The legislation mandates the creation of an independent, seven-member Accountability and Implementation Board, to be appointed by the governor, to oversee the overhaul.
Local school systems would be required to submit plans showing how they are implementing the law. In addition to scrutinizing how schools are spending state taxpayers’ money, the board would be required to study student performance and how well the policies are closing an achievement gap among different races of students.
Del. Eric Luedtke, the House majority leader, called the legislation “groundbreaking.”
“It’s going to make a massive difference for hundreds of thousands of kids in Maryland,” said Luedtke, a Montgomery County Democrat.
He said he believed objections from GOP legislators have more to do with the plan’s costs than its proposals.
“Some of us think this is a groundbreaking plan and are willing to fund it, and some of us aren’t,” he said.
The General Assembly created the Kirwan Commission in 2016 with the charge of making recommendations on how to prepare students for college or the workforce so they can “meet the challenges of a changing global economy” and “be successful citizens in the 21st century.”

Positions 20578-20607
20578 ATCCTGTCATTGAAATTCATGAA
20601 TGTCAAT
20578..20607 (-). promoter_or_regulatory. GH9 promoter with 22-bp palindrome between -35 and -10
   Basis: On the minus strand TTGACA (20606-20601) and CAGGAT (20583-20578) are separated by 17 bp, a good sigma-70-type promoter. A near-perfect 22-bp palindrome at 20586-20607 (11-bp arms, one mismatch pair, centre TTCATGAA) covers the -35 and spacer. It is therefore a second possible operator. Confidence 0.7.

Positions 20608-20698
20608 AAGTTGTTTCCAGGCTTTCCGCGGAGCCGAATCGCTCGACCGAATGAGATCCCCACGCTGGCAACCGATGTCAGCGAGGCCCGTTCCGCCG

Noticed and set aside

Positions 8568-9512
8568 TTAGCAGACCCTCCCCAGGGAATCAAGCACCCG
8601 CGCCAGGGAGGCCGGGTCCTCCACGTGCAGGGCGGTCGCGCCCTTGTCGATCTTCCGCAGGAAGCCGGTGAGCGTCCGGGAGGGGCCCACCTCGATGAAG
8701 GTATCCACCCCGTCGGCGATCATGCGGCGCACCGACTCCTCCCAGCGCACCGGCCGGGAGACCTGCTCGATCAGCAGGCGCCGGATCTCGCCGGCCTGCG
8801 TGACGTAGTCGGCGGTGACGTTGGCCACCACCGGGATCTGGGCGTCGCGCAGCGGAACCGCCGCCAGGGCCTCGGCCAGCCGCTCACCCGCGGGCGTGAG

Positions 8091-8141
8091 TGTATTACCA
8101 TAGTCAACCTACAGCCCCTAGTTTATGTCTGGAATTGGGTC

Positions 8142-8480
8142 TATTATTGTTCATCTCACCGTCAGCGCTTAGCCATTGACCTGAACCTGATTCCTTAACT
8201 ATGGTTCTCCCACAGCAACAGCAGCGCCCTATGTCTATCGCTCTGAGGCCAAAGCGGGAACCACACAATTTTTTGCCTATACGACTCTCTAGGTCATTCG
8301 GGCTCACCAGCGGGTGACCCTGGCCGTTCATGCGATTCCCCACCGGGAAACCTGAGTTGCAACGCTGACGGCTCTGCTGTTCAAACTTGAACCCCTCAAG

The Commission on Innovation and Excellence in Education was nicknamed after its chairman, William E. “Brit” Kirwan. A former chancellor of the University System of Maryland and former president of the University of Maryland, College Park, he was appointed chairman jointly by Hogan, the Senate president and the House speaker.
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The 26-member commission was composed of several state lawmakers, the state’s schools superintendent, Hogan’s budget secretary, the chancellor of the university system and representatives from state and local school boards, teachers’ unions, school administrators, parents and others.
“This is it: Our once-in-a-generation chance to fundamentally improve our public schools and make sure that every student in every neighborhood has the opportunities, support and attention that they deserve,” said Cheryl Bost, president of the union and a Baltimore County teacher.